A rare animal

In recent times, P. V. Narasimha Rao has been one of the mostly unknown greats. He led the Indian people through a near crisis and helped to make sure the country came out better off on the other side.

After gaining independence in 1947, India had pursued a mostly central-planning oriented policy. In practice, this had led to decades of stagnant growth. Also, towards the end of the eighties, the external debt had ballooned to an untenable percentage of its GDP and default seemed inevitable.

It was at this juncture that Rao shrewdly coordinated the beginning of the economic liberalisation process. He left the economic planning to Manmohan Singh, while he took care of the political packaging of this process. Overall the process went over smoothly and, today, India is on the verge of becoming a major economic player.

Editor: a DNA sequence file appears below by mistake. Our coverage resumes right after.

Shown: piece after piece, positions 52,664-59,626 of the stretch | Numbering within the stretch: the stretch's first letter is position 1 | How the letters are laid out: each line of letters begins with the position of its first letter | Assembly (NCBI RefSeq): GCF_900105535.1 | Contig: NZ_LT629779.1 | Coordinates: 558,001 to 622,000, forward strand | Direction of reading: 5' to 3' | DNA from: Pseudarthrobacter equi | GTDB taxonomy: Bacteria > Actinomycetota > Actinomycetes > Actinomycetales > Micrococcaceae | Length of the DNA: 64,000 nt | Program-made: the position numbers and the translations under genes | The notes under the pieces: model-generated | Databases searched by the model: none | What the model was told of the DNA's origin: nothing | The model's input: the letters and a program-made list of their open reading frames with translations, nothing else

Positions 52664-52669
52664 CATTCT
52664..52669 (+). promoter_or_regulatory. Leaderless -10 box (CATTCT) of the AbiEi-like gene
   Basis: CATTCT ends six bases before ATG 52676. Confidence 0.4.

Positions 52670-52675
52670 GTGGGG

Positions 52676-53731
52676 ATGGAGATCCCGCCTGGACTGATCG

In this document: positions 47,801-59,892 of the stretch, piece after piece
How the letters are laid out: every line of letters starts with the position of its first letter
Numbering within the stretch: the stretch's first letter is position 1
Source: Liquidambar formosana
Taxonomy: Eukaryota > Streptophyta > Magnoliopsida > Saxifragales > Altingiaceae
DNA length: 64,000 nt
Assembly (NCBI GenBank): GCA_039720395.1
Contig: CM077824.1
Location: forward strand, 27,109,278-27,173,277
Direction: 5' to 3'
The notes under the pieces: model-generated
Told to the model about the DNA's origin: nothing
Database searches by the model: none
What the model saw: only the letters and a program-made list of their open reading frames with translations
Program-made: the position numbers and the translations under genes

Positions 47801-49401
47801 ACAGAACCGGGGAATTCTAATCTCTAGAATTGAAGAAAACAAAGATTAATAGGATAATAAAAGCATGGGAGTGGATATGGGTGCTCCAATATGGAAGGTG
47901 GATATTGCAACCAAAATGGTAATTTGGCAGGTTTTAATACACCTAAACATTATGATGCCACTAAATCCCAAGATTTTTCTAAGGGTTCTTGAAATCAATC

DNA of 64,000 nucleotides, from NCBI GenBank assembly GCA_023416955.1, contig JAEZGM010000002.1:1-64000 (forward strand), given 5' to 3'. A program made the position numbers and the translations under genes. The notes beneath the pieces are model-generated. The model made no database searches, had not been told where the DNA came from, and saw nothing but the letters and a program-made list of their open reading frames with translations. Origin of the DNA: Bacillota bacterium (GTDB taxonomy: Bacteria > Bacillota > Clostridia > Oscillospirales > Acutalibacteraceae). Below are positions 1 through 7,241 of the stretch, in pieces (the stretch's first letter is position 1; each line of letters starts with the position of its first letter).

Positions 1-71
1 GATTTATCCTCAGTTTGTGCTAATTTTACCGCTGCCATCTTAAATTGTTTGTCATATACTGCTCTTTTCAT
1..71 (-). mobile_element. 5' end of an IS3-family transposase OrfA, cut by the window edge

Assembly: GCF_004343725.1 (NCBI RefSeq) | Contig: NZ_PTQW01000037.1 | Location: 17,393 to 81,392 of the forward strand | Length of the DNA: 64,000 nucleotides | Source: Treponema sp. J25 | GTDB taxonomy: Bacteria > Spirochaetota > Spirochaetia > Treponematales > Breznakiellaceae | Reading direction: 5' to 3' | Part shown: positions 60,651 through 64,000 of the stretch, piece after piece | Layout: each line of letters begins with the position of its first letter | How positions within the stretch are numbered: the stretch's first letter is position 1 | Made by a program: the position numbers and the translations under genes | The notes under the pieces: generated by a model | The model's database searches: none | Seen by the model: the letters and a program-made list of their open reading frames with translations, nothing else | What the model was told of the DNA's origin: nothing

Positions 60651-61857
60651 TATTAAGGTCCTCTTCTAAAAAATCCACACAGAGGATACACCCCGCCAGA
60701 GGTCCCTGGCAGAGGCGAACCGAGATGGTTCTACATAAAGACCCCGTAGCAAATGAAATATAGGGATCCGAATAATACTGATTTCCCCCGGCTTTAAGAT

He also made very wise moves in foreign policy with the Look East policy. This, along with other diplomatic moves ensured that India had great relations with all countries in East Asia, the Middle East and the West.

Throughout all this, he was very self-effacing and never took any credit for any of the above historic events.

His record was not without flaws, however, as the Babri Masjid conflict took place during his term. This began a long and bloody religious strife between the  two biggest communities of India.

Apart from his political achievements, he was also a versatile scholar, well versed in 17 languages. He was also very familiar with the classic Sanskrit works. He wrote some very trenchant critiques of the Indian political class in his book, The Insider, and in his pseudonymous article, The Great Suicide.

Overall he was a rare animal who  stood out among the political leaders of recent times, who remains unsung in spite of his achievements. Who knows, this may very well be according to his own plans?

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